Karl Rove's Dark Money Groups Finally Announce Their 2012 Haul

TODAY -- Pictured: Karl Rove appears on NBC News' 'Today' show  (Photo by Peter Kramer/NBC/NBCU Photo Bank via Getty Images)
TODAY -- Pictured: Karl Rove appears on NBC News' 'Today' show (Photo by Peter Kramer/NBC/NBCU Photo Bank via Getty Images)

Crossroads GPS, the top-spending dark money nonprofit in the 2012 election, will report on Friday that it raised $180 million last year, according to the Wall Street Journal.

It had previously been reported that Crossroads GPS and its sister super PAC, American Crossroads, had together raised in excess of $300 million for the 2012 campaign. But the two groups, both co-founded by former George W. Bush adviser Karl Rove, hadn't disclosed the full amount of their respective hauls.

In total, the Crossroads groups raised more than $325 million in the 2012 election cycle -- more than all the spending by independent groups in the 2010 election combined. They spent a whopping $176 million on federal campaigns in the 2012 election, and Crossroads GPS spent an additional $89.4 million on issue advertising targeting campaigns for president, the Senate and the House.

Crossroads GPS is not required to disclose its donors because it is registered as a 501(c)(4) nonprofit. However, the tax filing obtained by the Wall Street Journal did list the amounts given to the group by individual donors, without listing their names. Overall, 291 donors made contributions to Crossroads GPS, with an average donation of $618,000. The largest donation from a single source was $22.5 million.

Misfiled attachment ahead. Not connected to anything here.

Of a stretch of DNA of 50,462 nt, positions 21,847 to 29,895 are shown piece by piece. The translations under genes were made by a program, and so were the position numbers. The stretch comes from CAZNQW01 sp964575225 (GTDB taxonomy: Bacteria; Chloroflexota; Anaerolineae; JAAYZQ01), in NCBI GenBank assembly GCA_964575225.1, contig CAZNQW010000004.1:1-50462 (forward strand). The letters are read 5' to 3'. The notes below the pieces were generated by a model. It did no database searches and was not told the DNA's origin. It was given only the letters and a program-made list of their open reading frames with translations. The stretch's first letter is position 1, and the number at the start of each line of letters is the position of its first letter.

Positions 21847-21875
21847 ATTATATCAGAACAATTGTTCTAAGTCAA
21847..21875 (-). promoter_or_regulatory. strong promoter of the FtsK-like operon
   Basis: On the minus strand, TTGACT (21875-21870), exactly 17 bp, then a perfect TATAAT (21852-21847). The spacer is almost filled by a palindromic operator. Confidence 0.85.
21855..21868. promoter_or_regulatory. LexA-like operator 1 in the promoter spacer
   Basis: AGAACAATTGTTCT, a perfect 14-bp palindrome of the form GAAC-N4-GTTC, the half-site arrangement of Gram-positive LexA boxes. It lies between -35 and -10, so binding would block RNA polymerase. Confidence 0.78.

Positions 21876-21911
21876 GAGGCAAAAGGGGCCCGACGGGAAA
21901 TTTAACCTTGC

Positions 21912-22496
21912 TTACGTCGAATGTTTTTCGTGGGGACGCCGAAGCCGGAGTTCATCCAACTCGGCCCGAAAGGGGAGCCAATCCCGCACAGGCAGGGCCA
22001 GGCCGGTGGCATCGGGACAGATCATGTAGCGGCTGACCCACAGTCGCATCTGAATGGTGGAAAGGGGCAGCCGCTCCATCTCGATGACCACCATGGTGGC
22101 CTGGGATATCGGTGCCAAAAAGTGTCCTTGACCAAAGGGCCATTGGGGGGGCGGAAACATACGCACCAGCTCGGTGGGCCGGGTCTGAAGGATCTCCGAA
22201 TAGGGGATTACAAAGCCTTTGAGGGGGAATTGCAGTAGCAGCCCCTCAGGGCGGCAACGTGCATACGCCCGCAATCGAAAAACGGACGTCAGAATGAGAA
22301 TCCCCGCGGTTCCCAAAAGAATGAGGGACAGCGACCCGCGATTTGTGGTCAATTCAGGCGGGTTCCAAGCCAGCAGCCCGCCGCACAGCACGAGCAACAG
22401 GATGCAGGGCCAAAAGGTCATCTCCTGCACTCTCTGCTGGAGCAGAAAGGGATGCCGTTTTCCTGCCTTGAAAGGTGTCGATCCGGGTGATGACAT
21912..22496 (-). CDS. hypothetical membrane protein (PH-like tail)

The Center for Responsive Politics reported on Thursday that two trade associations were among the donors to Crossroads GPS in 2012. The Alliance for Quality Nursing Home Care gave $500,000, and the AGC Public Awareness and Advocacy Fund gave $100,000, according to CRP. Politico also reported that casino mogul Steve Wynn was a major donor to Crossroads GPS.

The largest grant from Crossroads GPS was a $26.4 million gift to Grover Norquist's Americans for Tax Reform. Norquist's group spent $15.8 million on election activities in 2012.

Both Crossroads groups were founded within months of the Supreme Court's 2010 Citizens United ruling, which opened the door for corporations and unions to spend unlimited sums on independent political activity. A subsequent lower court ruling allowed in individual donors, too, and led to the creation of super PACs.

American Crossroads was formed in June 2010. After finding that donors desired anonymity, Crossroads GPS spun off as a nonprofit to funnel undisclosed money into elections.



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